They may present with dyspnea and exercise intolerance, severe heart failure, mitral valve insufficiency, angina or arrhythmias generated from myocardial scar tissue . There are only few case reports of ALCAPA surviving into adulthood but without any LV (Left ventricular) dysfunction .
We present a case of Bland–White–Garland syndrome, presented as an ischemic heart disease in a young adult, managed successfully.
A 34-years-old male presented with atypical chest pain since two years, which was insidious in onset. There was a history of coronary artery disease in the family (Mother had undergone CABG at 55 years). He had no other cardiac risk factors.
His clinical examination, cardiac biomarkers and laboratory investigations were within normal limits. ECG showed normal sinus rhythm with left axis deviation, poor “R” wave progression in precordial leads and “T” wave inversion in leads I and a VL (Figure 1A).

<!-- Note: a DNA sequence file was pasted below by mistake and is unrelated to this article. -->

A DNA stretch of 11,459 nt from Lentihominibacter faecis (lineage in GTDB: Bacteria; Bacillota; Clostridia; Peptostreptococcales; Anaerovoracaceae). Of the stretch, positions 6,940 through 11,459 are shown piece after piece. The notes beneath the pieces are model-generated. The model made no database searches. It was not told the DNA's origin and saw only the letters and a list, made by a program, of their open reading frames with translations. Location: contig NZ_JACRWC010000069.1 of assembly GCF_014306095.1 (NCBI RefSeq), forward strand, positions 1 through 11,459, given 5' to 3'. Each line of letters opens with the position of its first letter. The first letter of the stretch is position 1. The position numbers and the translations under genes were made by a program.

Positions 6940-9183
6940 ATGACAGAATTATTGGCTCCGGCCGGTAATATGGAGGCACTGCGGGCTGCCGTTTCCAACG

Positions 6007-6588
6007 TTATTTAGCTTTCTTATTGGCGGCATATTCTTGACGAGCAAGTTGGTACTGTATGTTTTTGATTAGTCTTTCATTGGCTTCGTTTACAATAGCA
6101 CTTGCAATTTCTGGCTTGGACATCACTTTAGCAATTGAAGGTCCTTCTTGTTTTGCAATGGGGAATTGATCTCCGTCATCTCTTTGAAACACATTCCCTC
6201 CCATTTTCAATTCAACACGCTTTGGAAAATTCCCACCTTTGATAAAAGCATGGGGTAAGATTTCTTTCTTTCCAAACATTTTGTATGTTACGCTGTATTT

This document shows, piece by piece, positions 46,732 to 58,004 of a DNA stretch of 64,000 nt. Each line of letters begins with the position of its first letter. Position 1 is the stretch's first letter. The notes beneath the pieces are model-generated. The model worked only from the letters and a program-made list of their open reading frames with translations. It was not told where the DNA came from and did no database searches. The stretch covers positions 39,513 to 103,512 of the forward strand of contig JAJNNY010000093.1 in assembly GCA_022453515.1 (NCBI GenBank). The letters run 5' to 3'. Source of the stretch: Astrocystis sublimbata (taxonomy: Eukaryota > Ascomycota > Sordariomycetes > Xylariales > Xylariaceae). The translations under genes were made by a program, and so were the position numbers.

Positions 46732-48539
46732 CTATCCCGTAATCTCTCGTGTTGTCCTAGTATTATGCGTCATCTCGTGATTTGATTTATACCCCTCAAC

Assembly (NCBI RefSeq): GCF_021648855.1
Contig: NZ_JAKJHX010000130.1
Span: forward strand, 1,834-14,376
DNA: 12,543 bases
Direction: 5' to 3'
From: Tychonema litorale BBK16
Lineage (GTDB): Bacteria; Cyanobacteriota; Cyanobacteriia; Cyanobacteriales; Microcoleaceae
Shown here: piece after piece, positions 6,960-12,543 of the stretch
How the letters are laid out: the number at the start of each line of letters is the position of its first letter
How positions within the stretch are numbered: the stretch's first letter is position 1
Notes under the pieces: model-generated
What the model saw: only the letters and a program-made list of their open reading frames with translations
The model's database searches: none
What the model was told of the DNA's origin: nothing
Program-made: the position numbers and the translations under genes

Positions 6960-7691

Treadmill Stress Test (TMT) was negative at 10 METS. 2D Echo revealed akinetic and thinned out antero lateral segments of the left ventricle with normal left ventricular dimensions and ejection fraction (LV EF) of 40%, no MR. Also, origin of ectatic right coronary artery (RCA) was visualized.
Conventional Coronary Angiogram showed ectatic RCA arising from the right coronary sinus and filling retrogradely the left coronary artery (LCA) (Figure1B and 1C). There was no evidence of any lesion in the coronary arteries.
Computed tomographic (CT) coronary angiogram with 3D reconstruction showed ectatic RCA arising from the right coronary sinus and the LCA arising from the ostium which was located in the adjacent segment of the PA, next to the Aorta (Figure 2).
Figure 2: A, B - CT Coronary Angiogram ; C, D - CT Coronary Angiogram with 3D reconstruction; LCA- Left Coronary Artery; LMCA - Left Main Coronary Artery; PA - Pulmonary Artery; RCA - Right Coronary Artery; LAD - Left Anterior Descending Artery; LCX - Left Circumflex Artery; MPA - Main Pulmonary Artery.